Chapters and Parties

written Monday, January 05, 2009
Rockport, TX

Lives, like novels, are made up of chapters. But unlike novels, we, being the complex little creatures we are, have multiple chapters playing out at the same time. We might have a dozen or more separate and concurrent dramas going on, each with different starting and ending points. This is complicated stuff and often festers into lives so busy there’s no time to think.

But whether the subject of the chapter is “My College Years”, “My Life in the Fastening Business”, “Raising My Children”, or “My Years on Cedar Avenue”, there’s a point in time when it’s crystal clear that a particular chapter is over… you graduate or retire or move or watch your kids graduate. All that remains are memories. Those are the times I find myself getting a little pensive as I reflect on the past and wonder about the future — the next chapter.

We ended a big chapter when we sold the house and started this fulltiming lifestyle. There was a nearly 6 month period of adjustment as we prepared for the change, but when it finally arrived, when we closed the door of that house on Cedar Avenue for the last time, it sort-of took my breath away — the memories, the neighbors, the future, living fulltime in 300 sq. ft. with Dar — so much left behind yet so much still ahead.

January 1, New Years, can be like that if you let it. Although just an artificial chapter based on time alone, it does provide a nice neat opportunity to think about your life, to make resolutions based on shortcomings harvested from critical reflection… if you’re honest with yourself. Whether you keep them or not is less important than the process of thinking about your life, your relationships, your place in the world. This year, I resolve, to try, to use fewer, commas, as I write.

The past two years I’ve observed mature people in RV Parks on New Years Eve. Both years we’ve attended celebrations with food, booze, music, and dancing. This year the party was to start at 8pm, with the doors opening at 7:30. If the event doesn’t allow for advanced table reservations, like this year, each group sends an advanced scouting and raiding party that stands in line early, rushes the door as the bolt is retracted, and claims the best table they can find by making themselves appear as large as they can — hanging, laying, on as many as three or four chairs at the same time and drapping purses, coolers, coats, and medication bags all around. This is recognized by the others, and by AARP, as clear title to that table for the rest of the night.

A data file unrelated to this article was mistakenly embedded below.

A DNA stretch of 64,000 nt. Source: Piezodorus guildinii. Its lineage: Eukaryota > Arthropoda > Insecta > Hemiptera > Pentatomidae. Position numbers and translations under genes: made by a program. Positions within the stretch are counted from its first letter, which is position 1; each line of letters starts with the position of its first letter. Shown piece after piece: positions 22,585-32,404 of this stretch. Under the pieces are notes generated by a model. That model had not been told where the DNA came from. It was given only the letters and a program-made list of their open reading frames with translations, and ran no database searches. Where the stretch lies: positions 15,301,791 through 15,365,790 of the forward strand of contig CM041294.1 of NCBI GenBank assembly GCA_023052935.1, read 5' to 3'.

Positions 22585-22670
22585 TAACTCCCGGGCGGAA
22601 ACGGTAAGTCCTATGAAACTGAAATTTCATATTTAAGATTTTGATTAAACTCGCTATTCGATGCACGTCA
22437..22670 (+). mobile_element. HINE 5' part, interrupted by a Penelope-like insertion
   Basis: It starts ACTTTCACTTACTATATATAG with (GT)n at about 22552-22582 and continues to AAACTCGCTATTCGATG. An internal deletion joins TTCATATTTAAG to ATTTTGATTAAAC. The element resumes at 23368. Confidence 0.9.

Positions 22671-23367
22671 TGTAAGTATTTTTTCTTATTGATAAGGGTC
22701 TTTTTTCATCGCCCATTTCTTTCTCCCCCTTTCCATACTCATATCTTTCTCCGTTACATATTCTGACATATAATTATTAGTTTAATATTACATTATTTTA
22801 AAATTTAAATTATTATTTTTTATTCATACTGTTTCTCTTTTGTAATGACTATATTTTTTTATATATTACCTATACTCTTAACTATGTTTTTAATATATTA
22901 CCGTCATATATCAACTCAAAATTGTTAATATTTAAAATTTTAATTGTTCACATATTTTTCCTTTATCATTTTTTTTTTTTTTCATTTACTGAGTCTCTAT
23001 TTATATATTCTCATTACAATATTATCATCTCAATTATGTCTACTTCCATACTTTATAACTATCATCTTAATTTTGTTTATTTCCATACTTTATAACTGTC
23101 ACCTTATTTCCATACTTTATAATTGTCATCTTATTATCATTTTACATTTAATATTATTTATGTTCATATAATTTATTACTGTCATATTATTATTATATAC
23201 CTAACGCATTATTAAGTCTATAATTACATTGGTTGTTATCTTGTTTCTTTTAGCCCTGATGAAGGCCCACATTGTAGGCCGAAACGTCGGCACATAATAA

During the next hour or so the advanced table-claiming party, usually all women, is joined by the rest of the contingent — the guys who have been talked into showing up on the basis of how much fun they’re going to have. Everyone starts to loosen up, laughs, eats, drinks and dances a little. Jokes are enjoyed. Conversations are light and fun.

About 9:00pm, if you’re astute, you begin to notice something. It usually starts with the guys… the clandestine furtive quick glances at their watches. Their faces begin to reveal what they’re thinking… “Oh God, three more hours… I don’t see how I’m going to make it… what were we thinking when we agreed to this?” Some begin making intricate plans to fake medical symptoms as a way out. Others can be seen nodding off. Still others, with stark resolve on their faces, hunker down, have another drink, and are determined to make it.

By 10:00pm, a sort of triage is beginning to happen. You’ve got the ones that wil clearly make it, those that clearly won’t, and a declining number in the middle that could go either way. At 11:00pm there’s usually a New Year countdown started by some guy who’s arm is aching and stiff from holding his watch in front of his face for the past two hours. He’s got a watch that’s synchronized every day with the atomic clock buried deep in some mountain in Colorado — and he becomes the authority of the moment. “Three… two… one… Happy New Year… well, at least in New York”. Kiss Kiss, Toast Toast, Yahoo!… let’s go Dear. About half of the party is left after the East Coast New Year.

The last hour passes quickly however. A lot of guys have gotten enough alcohol on board to actually brave the dance floor, and a lot of others are entertained watching them. There’s usually some new food or snacks that show up. And it’s easy to kill 10 minutes on every trip to the restroom. And then there’s that strange human reaction to a known diminishing time period… the closer you get to the end the faster time goes… like slamming on the brakes when you know you’re going over the cliff and there’s nothing you can do to stop it.

As midnight nears, the band stops playing and starts the countdown… “Three… two… one… Happy New Year!” They play a few bars of Auld Lang Syne. And then it’s over. By 12:05am the band is packing up, tables are being cleared, coats are being put on. By 12:10am, everyone is gone and the place is dark, cold, and locked.

Happy New Year Everyone.


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